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Summary: The authors extend classic CSCW literature to propose “porous time” as a new approach for examining sociotemporality that challenges the dominant temporal logic (see contested areas below). Four specific elements of porous time (spectral, mosaic, rhythmic, and obligated) are described as more realistic representations of lived experience and offer more multi-faceted ways to consider time in future theoretical and applied sociotemporal research.
Synthesis: Like the Lindley paper, Mazmanian, et al., contributes a much-needed re-engagement with and vocabulary to describe sociotemporality as a modern phenomenon. Building from Zerubavel and Reddy’s work and complementing Lindley’s meta review, this paper takes a more organizational theory approach by ethnographically examining sociotemporal tensions between work and family activities. The citations are a Who’s Who in organizational HCI via UC Irvine with references to earlier work by Voida, Palen, Mark, Bowker, and Grudin.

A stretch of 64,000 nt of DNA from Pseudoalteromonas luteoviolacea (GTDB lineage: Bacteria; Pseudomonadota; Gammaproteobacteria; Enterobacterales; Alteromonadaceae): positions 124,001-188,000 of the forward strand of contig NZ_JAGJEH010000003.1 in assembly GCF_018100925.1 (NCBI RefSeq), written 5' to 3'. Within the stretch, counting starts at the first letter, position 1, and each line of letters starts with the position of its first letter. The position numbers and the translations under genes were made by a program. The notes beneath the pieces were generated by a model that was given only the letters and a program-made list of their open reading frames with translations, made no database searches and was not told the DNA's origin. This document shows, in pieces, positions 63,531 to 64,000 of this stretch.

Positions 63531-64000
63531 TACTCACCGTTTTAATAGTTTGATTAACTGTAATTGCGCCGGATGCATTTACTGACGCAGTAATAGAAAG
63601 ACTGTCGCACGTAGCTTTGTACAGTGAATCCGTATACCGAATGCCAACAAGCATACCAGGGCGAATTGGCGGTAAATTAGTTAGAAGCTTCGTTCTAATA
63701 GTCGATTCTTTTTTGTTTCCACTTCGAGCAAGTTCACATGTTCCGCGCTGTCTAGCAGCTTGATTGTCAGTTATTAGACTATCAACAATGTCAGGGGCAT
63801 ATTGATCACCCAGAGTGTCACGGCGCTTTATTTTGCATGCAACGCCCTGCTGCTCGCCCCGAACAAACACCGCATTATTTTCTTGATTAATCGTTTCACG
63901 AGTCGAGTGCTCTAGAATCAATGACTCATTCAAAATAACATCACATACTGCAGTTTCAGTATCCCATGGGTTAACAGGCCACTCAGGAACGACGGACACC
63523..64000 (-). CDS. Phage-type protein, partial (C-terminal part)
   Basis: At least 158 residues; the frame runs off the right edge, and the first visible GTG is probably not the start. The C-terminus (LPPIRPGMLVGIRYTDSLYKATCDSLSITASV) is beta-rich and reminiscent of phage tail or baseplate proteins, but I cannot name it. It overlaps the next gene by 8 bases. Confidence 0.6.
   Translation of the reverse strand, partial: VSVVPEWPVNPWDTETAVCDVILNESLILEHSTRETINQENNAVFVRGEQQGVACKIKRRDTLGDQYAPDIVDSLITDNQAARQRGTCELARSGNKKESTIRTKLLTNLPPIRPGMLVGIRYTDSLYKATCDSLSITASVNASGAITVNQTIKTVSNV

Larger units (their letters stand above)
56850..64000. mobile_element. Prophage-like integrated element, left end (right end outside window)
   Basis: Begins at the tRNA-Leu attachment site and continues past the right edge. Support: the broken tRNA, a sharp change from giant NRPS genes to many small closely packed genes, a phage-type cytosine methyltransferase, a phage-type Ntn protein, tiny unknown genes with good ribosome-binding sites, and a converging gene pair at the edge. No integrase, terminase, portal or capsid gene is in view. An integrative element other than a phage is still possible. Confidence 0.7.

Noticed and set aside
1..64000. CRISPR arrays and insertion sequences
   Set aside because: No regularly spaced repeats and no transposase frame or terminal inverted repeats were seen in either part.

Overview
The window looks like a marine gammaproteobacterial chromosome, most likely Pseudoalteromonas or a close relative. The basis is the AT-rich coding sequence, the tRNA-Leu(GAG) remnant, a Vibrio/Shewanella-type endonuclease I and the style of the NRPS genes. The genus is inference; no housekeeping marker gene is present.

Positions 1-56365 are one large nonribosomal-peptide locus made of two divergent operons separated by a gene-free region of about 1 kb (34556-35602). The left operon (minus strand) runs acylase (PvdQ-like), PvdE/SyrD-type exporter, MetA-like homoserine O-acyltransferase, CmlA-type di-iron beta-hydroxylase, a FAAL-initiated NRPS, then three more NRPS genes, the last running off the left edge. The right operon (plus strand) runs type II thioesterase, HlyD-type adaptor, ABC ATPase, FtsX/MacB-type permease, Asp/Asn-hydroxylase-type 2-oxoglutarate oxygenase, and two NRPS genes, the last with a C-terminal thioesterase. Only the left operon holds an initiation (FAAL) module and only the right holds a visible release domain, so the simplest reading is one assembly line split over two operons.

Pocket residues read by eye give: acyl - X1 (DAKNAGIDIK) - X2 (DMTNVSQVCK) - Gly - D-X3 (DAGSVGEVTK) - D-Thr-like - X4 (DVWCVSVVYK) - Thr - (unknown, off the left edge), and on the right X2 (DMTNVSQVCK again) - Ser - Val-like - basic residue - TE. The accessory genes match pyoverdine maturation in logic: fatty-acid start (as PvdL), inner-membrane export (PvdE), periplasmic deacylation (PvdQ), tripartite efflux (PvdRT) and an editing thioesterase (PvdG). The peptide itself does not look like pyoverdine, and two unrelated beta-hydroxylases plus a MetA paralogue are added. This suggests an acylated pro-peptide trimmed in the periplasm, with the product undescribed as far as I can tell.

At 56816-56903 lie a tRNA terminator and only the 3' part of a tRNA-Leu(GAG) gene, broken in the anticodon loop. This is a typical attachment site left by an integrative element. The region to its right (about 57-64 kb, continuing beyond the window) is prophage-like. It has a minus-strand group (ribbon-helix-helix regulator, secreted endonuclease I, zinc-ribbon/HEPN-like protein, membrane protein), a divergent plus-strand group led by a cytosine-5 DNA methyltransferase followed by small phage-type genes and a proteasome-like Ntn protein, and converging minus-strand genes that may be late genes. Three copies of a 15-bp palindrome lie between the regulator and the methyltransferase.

Summary: Lindley’s position paper serves as an important theoretical bridge between classic sociotemporality literature and more recent interdisciplinary approaches to thinking about and designing for time. Acknowledging the contributions of Zerubavel, Orlikowski and Yates, and other works that have long informed HCI and CSCW research, the paper signposts new research that broadly explores temporality in organizational studies, HCI design, and coordination work.
Synthesis: This paper strikes me as a pretty urgent call to arms to integrate broader notions of sociotemporality into HCI research, including non-Western philosophies. That a fair number of different CSCW/CHI sub-disciplines began publishing about sociotemporal concerns in a brief period of time can’t be explained away as a happy accident. Without knowing the backstory, it does seems to hint that there was some rising concern within the qualitative HCI research community about the future direction of coordination work studies and about design implications for new SaaS/technical products that promote faster-paced lives at huge societal costs in terms of quality of life, stress, and misplaced (industrialized) values.